Real-time Transport Protocol (RTP) includes two separate components:

  • the data transfer protocol itself (RTP).
  • a control protocol associated to the data (RTCP, where C stands for Control).

The RTP protocol specification states that the “underlying protocol MUST provide multiplexing of the data and control packets, for example using separate port numbers with UDP”.

Due to the complexity that using two different ports derives (mainly due to NAT traversal), RFC-5761 provides “an alternative to demultiplexing RTP and RTCP using separate UDP ports, instead using only a single UDP port and demultiplexing within the application.”

That’s cool, how is this related to WebRTC?

WebRTC media negotiation is based on Session Description Protocol (SDP), following the offer/answer model. To indicate the desire to multiplex RTP and RTCP packets, the a=rtcp-mux attribute is used. This is (a partial) example of a SDP offer obtained in TU Go:

a=rtcp:9 IN IP4
a=extmap:1 urn:ietf:params:rtp-hdrext:ssrc-audio-level
a=rtpmap:111 opus/48000/2
a=rtcp-fb:111 transport-cc
a=fmtp:111 minptime=10;useinbandfec=1
a=rtpmap:106 CN/32000
a=rtpmap:105 CN/16000
a=rtpmap:13 CN/8000
a=rtpmap:110 telephone-event/48000
a=rtpmap:112 telephone-event/32000
a=rtpmap:113 telephone-event/16000
a=rtpmap:126 telephone-event/8000
a=candidate:3455144793 1 udp 1685987071 62622 typ srflx raddr rport 62622 generation 0 ufrag 9Che network-id 1 network-cost 10

In the example above, the offerer supports RTCP multiplexing.

In the same way, the SDP answer should include as well the a=rtcp-mux attribute to accept RTCP multiplexing:

c=IN IP4
t=0 0
m=audio 25384 UDP/TLS/RTP/SAVPF 111 110 106
a=rtpmap:111 opus/48000/2
a=fmtp:111 useinbandfec=1; minptime=10
a=rtpmap:110 telephone-event/8000
a=rtpmap:106 CN/8000
a=rtcp:25384 IN IP4
a=candidate:9711301045 1 udp 659136 25384 typ host generation 0

That’s cool, how is this related to WebRTC?

WebRTC NAT traversal is based on Interactive Connectivity Establishment methodology (ICE). While gathering candidates:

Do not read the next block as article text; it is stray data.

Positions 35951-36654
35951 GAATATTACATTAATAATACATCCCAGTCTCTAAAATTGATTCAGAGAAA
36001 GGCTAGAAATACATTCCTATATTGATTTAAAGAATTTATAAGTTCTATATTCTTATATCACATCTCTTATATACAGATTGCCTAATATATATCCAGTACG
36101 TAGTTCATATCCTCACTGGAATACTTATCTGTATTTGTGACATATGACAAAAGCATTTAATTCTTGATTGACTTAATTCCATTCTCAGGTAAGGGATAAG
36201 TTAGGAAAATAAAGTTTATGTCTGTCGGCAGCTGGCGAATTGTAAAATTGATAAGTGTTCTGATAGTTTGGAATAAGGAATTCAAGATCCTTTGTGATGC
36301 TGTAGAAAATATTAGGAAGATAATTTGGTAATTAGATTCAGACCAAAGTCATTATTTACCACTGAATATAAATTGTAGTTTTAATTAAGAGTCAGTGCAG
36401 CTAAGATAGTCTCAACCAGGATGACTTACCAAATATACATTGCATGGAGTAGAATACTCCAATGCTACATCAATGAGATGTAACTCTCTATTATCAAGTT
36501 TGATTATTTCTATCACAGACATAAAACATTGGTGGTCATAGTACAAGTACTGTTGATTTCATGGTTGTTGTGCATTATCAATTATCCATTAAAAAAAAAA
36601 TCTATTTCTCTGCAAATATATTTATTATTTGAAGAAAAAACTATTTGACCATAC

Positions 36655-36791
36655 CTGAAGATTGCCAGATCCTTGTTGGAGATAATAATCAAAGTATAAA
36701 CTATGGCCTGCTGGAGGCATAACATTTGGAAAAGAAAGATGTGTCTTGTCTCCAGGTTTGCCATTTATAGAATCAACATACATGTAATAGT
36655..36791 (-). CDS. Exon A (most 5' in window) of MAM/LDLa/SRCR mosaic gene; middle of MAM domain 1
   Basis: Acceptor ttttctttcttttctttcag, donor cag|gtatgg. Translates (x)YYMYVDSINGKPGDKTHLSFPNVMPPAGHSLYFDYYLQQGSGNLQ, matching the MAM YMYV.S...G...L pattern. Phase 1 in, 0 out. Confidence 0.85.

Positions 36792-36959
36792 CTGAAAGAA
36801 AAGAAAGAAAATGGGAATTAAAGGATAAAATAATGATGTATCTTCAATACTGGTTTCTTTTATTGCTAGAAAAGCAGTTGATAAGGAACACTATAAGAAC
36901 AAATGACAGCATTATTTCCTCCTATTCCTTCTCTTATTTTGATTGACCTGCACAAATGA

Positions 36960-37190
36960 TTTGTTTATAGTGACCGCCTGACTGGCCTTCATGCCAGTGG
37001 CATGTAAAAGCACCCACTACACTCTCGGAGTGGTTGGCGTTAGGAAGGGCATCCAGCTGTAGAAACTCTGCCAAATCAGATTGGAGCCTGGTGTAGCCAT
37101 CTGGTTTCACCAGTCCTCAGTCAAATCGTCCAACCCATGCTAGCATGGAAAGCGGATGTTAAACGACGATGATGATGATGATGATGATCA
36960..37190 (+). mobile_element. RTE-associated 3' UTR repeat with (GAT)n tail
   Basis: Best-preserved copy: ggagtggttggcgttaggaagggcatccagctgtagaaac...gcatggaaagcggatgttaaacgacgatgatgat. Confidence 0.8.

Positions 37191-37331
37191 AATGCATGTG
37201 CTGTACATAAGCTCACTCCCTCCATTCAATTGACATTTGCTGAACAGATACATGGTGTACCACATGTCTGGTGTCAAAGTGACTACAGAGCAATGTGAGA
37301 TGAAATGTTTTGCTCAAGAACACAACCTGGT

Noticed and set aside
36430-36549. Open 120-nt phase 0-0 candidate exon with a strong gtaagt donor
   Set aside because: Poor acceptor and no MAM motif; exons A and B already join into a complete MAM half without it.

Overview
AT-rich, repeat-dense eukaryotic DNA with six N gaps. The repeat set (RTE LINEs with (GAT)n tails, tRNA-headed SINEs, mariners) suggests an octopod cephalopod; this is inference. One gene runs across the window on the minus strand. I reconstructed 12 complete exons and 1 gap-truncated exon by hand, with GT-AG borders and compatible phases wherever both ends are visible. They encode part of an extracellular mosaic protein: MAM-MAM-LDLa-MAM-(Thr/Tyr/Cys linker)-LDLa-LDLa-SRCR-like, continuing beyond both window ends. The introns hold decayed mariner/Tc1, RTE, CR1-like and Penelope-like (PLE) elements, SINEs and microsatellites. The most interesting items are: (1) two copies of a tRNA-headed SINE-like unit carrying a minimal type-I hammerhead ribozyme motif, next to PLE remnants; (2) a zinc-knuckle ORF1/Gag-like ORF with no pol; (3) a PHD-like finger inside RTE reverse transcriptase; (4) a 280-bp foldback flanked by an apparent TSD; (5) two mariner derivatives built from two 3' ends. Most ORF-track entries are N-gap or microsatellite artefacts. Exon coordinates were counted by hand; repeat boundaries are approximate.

• if RTP and RTCP are sent on separate ports, connectivity checks are required for both components.
  • if RTP and RTCP are multiplexed on the same port, only one connectivity check is required.

Negotiation for using RTP/RTCP multiplexing is done using a=rtcp-mux, a=rtcp:... and a:candidate ... lines in both offer and answer.

Bottom line, multiplexing RTP and RTCP reduces ICE overhead, as it requires gathering less candidates and it reduces the overhead in other parts of the VoIP architecture, e.g. less UDP ports used in the TURN servers and less bandwidth wasted in connectivity checks.

Cool, so what’s next?

PeerConnection constructor allows the application to specify global parameters for the media session. Among them, the application can specify its preferred policy regarding use of RTP/RTCP multiplexing using one of the following policies:

  • negotiate: includes the a=rtcp-mux attribute in the SDP, while gathering candidates for both RTP and RTCP.
  • require: includes the a=rtcp-mux attribute in the SDP, and gather only RTP candidates. This cuts by half the number of candidates that the offerer needs to gather.

As defined in Javascript Session Establishment Protocol, “the default multiplexing policy MUST be set to require”.

In reality, the default multiplexing policy has always been ‘negotiate’ in both Chrome and Firefox. But that’s changing in the near future.

Starting in Chrome M57, the rtcpMuxPolicy setting has gone from negotiate to require. It should not create an issue if you’re doing peer to peer communications, as browsers should be able to negotiate the RTP/RTCP multiplexing capability. But it can indeed create issues if you’re using a WebRTC Gateway or expecting RTCP candidates in your code for any reason. Nimble Ape describes an issue with Asterisk interoperatibility, as Asterisk does not support RTCP multiplexing.

May you need to keep the old behaviour, you can explicitly set the policy to negotiate while creating the PeerConnection object.

But please be aware that there’s an intent to deprecate the negotiate option. Chrome 58 will print a deprecation message if the rtcpMuxPolicy negotiate is used. JSEP says “Implementations MAY choose to reject attempts by the application to set the multiplexing policy to “negotiate”, so be warned :smiley_cat:.

What about Firefox? Firefox is still using the negotiate rtcpMuxPolicy default value, and there’s no way to specify the require option while creating the PeerConnection object. I’ve opened a ticket in bugzilla for tracking it.

Happy media negotiation! :tiger:

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